|Jeurys Saves! And what a wild game he ended up saving... (SNY screen shot)|
The Mets defeated the Brewers at Miller Park on Friday night by the final score of 2-1, needing a bizarre play in the 11th inning to push across the go-ahead run.
Clearly, Milwaukee's infielders had not watched Tom Emanski's Defensive Drills video, as they attempted to retire Kelly Johnson after they had already retired him. By losing track of which runner they needed to tag in the bases-loaded, one-out situation, Asdrubal Cabrera was able to hustle home with the Mets' second run of the game. And once Jeurys Familia recorded his 70th career save (passing Neil Allen into 8th place on the team's all-time saves leader board in the process), the Mets were able to celebrate a highly unorthodox victory.
Six pitchers combined to allow just three hits in the 11-inning affair, as Matt Harvey, Hansel Robles, Antonio Bastardo, Jim Henderson, Jerry Blevins and Familia all contributed to the win by striking out 15 batters, with each hurler fanning at least one Brewer.
The low-hit, extra-inning effort was a rarity in Mets history, as it was just the fourth time the team had ever allowed no more than three hits in a game that lasted at least 11 innings. And it was the first time they accomplished the feat since June 12, 1985 - almost 31 years ago to the day.
|That date in 1985 looks awfully familiar. Maybe it's because of what happened the day before...|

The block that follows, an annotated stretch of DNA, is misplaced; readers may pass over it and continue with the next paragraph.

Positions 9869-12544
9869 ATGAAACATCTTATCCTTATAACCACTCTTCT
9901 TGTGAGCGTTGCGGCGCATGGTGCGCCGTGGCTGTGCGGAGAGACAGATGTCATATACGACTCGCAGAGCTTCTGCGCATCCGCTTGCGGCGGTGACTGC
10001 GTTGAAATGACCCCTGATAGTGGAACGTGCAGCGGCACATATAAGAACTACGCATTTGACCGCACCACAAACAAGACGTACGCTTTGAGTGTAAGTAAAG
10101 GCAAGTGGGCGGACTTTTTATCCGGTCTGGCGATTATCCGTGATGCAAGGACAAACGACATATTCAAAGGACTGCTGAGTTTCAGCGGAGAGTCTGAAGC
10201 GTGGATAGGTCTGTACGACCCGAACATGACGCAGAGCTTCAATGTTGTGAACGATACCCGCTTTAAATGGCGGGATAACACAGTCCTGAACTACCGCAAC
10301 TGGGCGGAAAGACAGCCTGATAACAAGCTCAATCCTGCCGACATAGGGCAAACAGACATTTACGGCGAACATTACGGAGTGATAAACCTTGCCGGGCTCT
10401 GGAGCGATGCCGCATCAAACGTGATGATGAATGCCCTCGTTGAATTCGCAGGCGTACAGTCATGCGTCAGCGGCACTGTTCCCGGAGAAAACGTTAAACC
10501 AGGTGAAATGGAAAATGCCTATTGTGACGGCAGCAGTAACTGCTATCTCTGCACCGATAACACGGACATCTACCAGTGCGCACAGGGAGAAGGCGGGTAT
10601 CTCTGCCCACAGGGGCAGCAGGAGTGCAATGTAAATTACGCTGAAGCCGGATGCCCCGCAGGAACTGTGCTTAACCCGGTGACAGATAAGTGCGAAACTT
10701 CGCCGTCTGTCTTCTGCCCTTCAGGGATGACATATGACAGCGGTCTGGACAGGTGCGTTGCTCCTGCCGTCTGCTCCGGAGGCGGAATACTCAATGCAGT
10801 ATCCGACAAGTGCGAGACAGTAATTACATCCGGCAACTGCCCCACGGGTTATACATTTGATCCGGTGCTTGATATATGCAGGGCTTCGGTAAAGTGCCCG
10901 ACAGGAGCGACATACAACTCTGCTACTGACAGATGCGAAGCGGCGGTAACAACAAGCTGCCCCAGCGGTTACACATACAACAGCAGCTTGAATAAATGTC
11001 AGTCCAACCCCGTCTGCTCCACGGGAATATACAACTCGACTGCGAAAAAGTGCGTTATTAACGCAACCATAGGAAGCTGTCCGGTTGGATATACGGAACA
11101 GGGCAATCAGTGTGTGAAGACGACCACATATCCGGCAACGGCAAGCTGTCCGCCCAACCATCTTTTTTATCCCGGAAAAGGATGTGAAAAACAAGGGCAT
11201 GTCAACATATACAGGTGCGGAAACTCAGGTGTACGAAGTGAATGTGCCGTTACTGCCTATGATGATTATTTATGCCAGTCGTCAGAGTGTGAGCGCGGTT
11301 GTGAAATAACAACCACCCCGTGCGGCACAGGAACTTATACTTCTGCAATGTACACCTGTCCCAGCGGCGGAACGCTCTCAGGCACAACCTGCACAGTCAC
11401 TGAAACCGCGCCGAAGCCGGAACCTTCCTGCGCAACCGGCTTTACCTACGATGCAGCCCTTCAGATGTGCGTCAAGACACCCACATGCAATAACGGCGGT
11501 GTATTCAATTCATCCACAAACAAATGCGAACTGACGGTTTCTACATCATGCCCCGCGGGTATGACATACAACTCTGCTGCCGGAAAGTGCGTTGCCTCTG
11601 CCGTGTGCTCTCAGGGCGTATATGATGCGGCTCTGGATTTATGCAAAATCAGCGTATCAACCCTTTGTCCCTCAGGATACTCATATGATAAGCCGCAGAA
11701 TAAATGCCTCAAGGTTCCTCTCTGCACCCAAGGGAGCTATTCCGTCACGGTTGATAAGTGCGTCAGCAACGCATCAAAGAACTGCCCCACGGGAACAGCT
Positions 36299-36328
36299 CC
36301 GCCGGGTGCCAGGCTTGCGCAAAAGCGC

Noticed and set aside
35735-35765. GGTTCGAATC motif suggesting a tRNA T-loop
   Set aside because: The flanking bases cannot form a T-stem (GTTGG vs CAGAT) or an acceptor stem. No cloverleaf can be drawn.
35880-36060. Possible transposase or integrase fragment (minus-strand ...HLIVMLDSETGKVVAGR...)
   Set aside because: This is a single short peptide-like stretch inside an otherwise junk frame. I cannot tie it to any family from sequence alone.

After accomplishing the feat for the first time in 1967 (an 11-inning complete game win by Bob Shaw) and then repeating it in 1976 (Craig Swan and Skip Lockwood combined on the 14-inning three-hitter), the Mets waited until 1985 to record their third such game, when Ron Darling, Jesse Orosco and Rick Aguilera combined to allow three hits in the team's 11-inning victory over the Philadelphia Phillies on June 12. What made that effort even more spectacular was that it came just one day after five Mets pitchers combined to give up 26 runs to the Phils - the most runs ever scored against the Mets in a single game. The Von Hayes Game, as it's now known because of the Phillies' leadoff hitter's two homers and five RBI in the first inning alone, is still brought up by Mets fans whenever the team gets completely embarrassed by its opponent on the diamond.
The Mets have yet to allow as many as 26 runs in another affair since the Von Hayes Game. (No team has crossed the plate more than 19 times in any contest against the Mets since June 11, 1985.) And since the day after that forgettable game that no one can seem to forget, the Mets had also not played a game of at least 11 innings in which they gave up three hits or fewer. Until Friday night, that is.
An unusual play in extra innings helped the Mets earn a win in Milwaukee on Friday night. It also helped the Mets accomplish something they hadn't done in over three decades. As the old saying goes, if you watch the game long enough, you're bound to see something you've never seen before. If you watched the Mets game on Friday, you saw something you couldn't have seen more than three times before.